Lesson learned. Know the rules. In my 7th season of triathlon, and 60+ races, I got my very first penalty at yesterday’s Rock n Rollman Half Iron in Macon, Georgia. Was it for drafting? No. Blocking? No. It was a “Placement of Equipment” violation. That’s right. I actually received a penalty essentially before the race even started and I didn’t even know it. For long course racing, that’s whopping 4 minute penalty!
After the race, when I realized I got the penalty, I went and discussed this with the head referee. Not to dispute the penalty, but to figure out what I did wrong. I assumed that my bike was racked incorrectly, but it was actually my transition bag. I had an end spot on the rack, and I placed my transition bag underneath the “A” framed end poles like I have for 6 years. Close to my bike, and out of the way (so I thought). There was also a garbage can at the end of each rack. The referee told me that because part of my bag was actually outside the perimeter of the racks, it was a violation. It was still very close to my bike (probably several inches), but it was still considered to be too far out and could possibly interfere with athletes running through transition. Essentially a safety issue. Next time I will just place my bag along the fence completely out of the way.
I am not at all mad about this, nor do I disagree that I should have received a penalty. It is the rules after all, and though there is no mention of bags in transition, here’s the actual rule and the penalty I was cited:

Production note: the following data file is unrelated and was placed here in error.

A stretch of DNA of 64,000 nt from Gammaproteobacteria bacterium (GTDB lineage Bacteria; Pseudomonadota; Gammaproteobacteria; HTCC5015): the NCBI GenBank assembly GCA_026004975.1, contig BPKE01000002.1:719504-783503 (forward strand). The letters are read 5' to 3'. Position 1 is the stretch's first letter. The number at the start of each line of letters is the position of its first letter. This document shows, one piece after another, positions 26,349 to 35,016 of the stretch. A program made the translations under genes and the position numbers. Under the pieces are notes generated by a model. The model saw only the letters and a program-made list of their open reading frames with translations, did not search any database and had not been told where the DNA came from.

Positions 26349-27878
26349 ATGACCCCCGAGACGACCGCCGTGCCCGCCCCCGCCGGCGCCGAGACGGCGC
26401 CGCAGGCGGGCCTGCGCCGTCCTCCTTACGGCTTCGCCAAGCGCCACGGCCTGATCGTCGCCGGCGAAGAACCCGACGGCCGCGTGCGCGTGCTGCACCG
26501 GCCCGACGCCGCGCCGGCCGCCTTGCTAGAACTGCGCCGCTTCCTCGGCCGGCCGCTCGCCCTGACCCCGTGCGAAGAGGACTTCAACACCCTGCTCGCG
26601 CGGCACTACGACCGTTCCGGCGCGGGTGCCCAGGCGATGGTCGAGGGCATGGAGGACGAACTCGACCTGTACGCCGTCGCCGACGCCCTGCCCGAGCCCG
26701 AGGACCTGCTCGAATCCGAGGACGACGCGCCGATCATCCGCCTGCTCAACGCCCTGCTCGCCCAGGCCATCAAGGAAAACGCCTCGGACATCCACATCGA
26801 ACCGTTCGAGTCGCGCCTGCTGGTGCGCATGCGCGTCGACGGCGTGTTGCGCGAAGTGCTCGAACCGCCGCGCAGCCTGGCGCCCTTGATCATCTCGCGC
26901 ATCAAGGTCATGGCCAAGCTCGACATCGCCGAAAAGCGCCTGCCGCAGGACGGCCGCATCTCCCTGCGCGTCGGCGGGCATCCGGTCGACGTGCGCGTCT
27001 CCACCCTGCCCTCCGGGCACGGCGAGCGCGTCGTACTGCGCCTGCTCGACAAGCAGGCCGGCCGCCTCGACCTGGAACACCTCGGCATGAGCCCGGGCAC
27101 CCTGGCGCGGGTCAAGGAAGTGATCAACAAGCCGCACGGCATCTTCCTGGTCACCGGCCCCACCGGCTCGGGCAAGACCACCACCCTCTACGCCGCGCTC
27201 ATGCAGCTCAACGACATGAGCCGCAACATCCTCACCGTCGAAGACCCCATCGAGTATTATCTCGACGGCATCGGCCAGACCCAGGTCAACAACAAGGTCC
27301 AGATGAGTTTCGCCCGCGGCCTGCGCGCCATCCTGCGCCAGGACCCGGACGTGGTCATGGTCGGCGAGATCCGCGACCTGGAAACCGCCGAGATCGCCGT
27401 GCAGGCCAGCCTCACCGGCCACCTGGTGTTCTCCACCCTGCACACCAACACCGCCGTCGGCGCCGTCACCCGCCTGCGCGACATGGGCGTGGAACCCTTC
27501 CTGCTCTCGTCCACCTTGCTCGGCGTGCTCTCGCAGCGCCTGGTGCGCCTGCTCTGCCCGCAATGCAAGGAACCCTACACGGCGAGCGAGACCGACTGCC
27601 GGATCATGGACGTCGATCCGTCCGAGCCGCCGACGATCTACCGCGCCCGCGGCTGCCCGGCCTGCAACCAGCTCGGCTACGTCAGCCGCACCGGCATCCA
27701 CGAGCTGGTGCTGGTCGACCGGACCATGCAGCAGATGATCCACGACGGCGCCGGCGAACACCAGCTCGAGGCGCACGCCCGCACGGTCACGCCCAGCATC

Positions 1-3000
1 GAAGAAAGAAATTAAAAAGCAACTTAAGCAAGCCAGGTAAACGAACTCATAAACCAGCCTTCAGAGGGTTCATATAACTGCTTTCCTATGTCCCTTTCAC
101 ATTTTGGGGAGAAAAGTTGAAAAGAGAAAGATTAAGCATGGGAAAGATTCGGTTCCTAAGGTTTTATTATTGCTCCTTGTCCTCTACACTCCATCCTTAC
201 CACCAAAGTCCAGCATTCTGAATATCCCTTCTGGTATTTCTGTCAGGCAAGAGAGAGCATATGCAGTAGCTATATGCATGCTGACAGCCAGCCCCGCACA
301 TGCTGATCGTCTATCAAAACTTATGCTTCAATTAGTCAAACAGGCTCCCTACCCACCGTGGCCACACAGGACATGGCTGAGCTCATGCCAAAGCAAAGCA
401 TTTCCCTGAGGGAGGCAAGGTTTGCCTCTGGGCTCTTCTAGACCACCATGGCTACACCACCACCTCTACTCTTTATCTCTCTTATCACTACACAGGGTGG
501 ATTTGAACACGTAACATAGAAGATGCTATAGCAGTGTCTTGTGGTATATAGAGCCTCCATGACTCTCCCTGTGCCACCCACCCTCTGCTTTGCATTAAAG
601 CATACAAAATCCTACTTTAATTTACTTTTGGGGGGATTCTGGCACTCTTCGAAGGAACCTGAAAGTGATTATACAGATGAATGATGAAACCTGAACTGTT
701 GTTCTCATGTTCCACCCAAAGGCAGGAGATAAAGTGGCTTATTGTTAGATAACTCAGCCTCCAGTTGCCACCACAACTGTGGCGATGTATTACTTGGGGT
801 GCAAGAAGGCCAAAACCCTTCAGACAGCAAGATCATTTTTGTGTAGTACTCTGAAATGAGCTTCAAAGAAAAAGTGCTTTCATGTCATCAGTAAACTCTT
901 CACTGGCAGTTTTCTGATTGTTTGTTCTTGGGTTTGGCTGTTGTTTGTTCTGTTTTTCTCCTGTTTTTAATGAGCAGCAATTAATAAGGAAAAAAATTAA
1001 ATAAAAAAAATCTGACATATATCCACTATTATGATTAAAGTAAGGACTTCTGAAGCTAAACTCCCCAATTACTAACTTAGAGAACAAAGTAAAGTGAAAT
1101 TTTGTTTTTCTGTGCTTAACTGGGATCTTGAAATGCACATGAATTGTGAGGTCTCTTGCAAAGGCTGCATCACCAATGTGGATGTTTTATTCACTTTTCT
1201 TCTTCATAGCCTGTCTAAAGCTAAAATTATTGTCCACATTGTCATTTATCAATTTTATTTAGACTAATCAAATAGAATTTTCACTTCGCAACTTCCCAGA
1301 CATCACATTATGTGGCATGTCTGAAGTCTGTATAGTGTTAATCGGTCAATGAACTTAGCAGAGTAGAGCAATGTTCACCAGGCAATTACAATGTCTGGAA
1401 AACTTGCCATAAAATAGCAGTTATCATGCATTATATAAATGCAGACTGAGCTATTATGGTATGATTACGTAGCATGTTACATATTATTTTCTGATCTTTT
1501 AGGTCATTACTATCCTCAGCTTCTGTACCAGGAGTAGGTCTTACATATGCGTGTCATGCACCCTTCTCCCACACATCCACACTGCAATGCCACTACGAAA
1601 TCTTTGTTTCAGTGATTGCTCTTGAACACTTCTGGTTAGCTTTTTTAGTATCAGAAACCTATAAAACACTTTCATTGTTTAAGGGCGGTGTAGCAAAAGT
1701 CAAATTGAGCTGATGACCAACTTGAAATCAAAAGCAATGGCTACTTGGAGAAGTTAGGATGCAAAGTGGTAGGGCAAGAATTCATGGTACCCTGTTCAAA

“7.2 Placement of Equipment. All participants shall place equipment only in the properly designated and individually assigned bicycle corral and shall at all time keep their equipment confined to such properly designated areas. Any violation of this Section shall result in a variable time penalty.”
While we all worry the most about drafting and blocking penalties, there are much more to the rules than that. Even little known rules like the one that impacted me. And this penalty came very close to costing me the top podium spot. The time for the person who came in 2nd in my age group was only 54 seconds behind my time including the penalty.
What was the lesson? That USAT Rules are there to keep it fair and safe. Do refs always get it right? Just like in football, no. Do they do their best under the circumstances of the sport? Yes, I think they do. And as an athlete who takes this sport seriously, I must also make it my responsibility to know the rules… all of the rules.